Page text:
Antaeus Diary: Director Michael Murray on THE ICEMAN COMETH

Antaeus Diaries provide unique perspectives on Classical Theater from the Antaean point of view as veterans and newbies alike detail their experiences in their own voices. In this installment, director Michael Murray shares his passion for THE ICEMAN COMETH. Murray is the project initiator for the ICEMAN potluck reading at Antaeus on April 27th.

This is written after the second day of a 3-day rehearsal for a reading of THE ICEMAN COMETH at Antaeus: It is a “staged” reading, and we now actually have most of the first three acts (out of four) on its feet on stage, a tribute to hard, quick work—and courage—from the Antaeus actors and guest artists who have thrown caution to the winds to tackle this American classic. We have all had second thoughts about getting it done so fast , given the monumental nature of the work, but O’Neill’s plays come to life only on stage rather than in reading, and the theatricality of the play pulls us along.

My own opinion is that ICEMAN is the greatest play by America’s greatest playwright. This is partly because the play has been in my life for a very long time, going back to my beginning days in the theater when I was a directing student at Boston Universtity. Jose Quintero, then a young director and a founder of the Circle in the Square in New York, came to the school to direct a play. I was assigned to be his stage manager, a great opportunity because at that time Jose and his theater were putting “Off-Broadway” on the map. They had already presented several productions that attracted attention uptown, including the first revival of Williams’ SUMMER AND SMOKE featuring an unknown Geraldine Page. A year later, when I myself arrived in New York, Jose asked me to stage manage his next Circle in the Square show–which turned out to be the landmark production of THE ICEMAN COMETH that changed theater history.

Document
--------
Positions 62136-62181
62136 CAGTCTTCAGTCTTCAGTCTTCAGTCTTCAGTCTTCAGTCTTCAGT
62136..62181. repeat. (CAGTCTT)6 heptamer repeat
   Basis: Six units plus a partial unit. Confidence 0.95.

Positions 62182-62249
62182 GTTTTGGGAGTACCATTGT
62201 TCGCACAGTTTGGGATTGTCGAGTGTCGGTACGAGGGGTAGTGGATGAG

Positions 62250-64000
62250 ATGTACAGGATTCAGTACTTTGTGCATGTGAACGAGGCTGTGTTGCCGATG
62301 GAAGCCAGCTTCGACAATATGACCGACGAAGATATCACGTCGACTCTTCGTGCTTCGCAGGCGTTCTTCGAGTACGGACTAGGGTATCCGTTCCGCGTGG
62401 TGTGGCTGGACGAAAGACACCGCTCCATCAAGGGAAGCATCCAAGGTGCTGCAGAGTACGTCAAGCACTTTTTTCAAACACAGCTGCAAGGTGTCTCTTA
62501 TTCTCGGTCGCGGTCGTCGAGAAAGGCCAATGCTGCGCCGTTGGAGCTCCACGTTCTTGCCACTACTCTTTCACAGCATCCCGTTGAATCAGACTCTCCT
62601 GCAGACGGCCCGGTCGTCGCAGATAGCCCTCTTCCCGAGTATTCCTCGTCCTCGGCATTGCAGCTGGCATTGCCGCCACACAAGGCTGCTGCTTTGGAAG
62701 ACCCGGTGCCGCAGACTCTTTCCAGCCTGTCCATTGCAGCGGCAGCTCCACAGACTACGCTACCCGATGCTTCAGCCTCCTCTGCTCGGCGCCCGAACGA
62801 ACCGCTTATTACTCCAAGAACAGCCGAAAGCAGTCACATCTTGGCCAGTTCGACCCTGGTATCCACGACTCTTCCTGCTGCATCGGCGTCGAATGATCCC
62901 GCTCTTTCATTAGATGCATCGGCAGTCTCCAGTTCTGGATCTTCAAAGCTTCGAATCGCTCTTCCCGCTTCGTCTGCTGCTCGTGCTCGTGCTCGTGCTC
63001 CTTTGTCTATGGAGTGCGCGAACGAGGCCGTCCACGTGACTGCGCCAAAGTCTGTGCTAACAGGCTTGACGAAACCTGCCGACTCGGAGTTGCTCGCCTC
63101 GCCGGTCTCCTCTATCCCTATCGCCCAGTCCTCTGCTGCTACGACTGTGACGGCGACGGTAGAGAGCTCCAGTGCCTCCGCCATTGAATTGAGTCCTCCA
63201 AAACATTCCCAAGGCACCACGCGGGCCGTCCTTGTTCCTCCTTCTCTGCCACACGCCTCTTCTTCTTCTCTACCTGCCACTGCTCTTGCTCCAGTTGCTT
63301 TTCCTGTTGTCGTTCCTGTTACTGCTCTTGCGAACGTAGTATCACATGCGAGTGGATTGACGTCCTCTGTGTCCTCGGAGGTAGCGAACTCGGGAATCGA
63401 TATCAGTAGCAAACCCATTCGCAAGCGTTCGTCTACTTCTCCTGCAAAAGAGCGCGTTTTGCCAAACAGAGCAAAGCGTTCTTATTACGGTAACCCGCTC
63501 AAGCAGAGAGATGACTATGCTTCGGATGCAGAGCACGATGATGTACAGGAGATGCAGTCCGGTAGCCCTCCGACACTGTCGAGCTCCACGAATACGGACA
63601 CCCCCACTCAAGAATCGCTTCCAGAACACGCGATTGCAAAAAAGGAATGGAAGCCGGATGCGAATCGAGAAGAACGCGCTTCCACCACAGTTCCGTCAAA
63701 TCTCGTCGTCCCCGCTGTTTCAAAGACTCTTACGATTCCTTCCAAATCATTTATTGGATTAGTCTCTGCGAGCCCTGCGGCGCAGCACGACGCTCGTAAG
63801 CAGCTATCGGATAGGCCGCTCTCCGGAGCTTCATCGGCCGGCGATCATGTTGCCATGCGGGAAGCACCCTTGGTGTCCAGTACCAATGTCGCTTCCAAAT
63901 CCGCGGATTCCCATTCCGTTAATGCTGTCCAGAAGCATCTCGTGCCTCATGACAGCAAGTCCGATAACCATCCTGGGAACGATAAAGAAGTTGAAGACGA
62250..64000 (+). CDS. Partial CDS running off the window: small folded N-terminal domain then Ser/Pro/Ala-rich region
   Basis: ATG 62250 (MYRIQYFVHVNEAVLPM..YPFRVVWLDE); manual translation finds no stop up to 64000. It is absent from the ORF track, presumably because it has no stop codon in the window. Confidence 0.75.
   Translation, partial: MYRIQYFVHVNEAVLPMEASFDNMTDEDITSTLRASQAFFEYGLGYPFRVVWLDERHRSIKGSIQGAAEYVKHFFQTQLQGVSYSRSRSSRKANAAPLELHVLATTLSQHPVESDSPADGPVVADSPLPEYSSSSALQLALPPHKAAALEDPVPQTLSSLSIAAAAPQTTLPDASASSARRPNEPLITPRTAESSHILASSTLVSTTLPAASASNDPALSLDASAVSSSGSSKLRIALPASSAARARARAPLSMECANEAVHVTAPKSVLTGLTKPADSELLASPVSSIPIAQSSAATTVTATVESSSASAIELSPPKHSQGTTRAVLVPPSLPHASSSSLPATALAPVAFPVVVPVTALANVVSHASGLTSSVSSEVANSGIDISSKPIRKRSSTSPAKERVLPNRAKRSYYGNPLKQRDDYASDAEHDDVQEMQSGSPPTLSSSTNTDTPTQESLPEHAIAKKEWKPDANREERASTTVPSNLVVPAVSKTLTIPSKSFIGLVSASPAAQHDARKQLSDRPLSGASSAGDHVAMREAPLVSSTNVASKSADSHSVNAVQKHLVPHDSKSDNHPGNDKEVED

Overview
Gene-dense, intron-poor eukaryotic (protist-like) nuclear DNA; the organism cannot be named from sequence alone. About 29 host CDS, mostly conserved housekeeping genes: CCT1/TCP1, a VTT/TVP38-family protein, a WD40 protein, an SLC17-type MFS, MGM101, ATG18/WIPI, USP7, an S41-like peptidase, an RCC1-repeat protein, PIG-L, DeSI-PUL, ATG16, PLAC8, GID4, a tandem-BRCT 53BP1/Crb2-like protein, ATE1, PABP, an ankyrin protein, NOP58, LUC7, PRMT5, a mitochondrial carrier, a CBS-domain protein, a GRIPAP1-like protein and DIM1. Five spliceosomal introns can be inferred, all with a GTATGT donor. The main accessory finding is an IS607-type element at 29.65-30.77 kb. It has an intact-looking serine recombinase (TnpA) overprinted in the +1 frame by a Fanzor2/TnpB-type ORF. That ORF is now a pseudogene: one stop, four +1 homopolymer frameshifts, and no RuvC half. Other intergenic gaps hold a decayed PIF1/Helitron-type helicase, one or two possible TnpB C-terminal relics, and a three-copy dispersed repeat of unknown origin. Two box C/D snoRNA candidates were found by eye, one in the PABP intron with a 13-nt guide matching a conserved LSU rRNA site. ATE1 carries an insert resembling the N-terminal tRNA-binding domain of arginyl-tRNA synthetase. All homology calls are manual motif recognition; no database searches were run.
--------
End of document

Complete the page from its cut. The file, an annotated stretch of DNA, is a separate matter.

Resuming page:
ICEMAN was written in the late 30’s and had its premiere on Broadway in the late 40’s. The reception was respectful but not enthusiastic. Many critics felt that O’Neill’s day was done, and that his reputation was seriously over-inflated in the first place. The revival of ICEMAN at the Circle in the Square, however, featuring another unknown actor named Jason Robards, changed all that. It was an immense success, running for nearly three years, and the play was recognized for the masterpiece it is. New biographies of O’Neill began coming out, Life magazine photographed the show, Off-Broadway itself took on a new luster. As a result, the Circle was given the rights to do the first production of LONG DAY’S JOURNEY INTO NIGHT, on Broadway, that same year. With that, Robards and Quintero were soon swept into celebrated careers, and the reputation–and the legend–of Eugene O’Neill were firmly established.

I stayed with THE ICEMAN COMETH for the first year of its run, an extraordinary year for me. As Jose was off doing LONG DAY’S JOURNEY, it was my job to keep ICEMAN going, casting and rehearsing numerous replacements in the show –not bad work for a kid in his first professional job, being able to work creatively within a framework set by a brilliant mentor, and in the midst of the hoopla of a big New York hit. I’ve directed a few O’Neill plays myself in the decades since then, and they’ve all been influenced—everything I’ve done has been influenced—by that intense year at the Circle.

I’ve had casual conversations about O’Neill and ICEMAN with Antaeus actors for a year or more. The play is rarely seen, and there are numerous great roles, so actors were interested. For myself, I wanted to revisit a play that had so much resonance for me. Last November a group of us gathered around a table in the library to read the whole play, just for ourselves. After that, we wanted to move the project forward, to stage a reading for an audience—and here we are. A typical Antaeus process.

–Michael Murray

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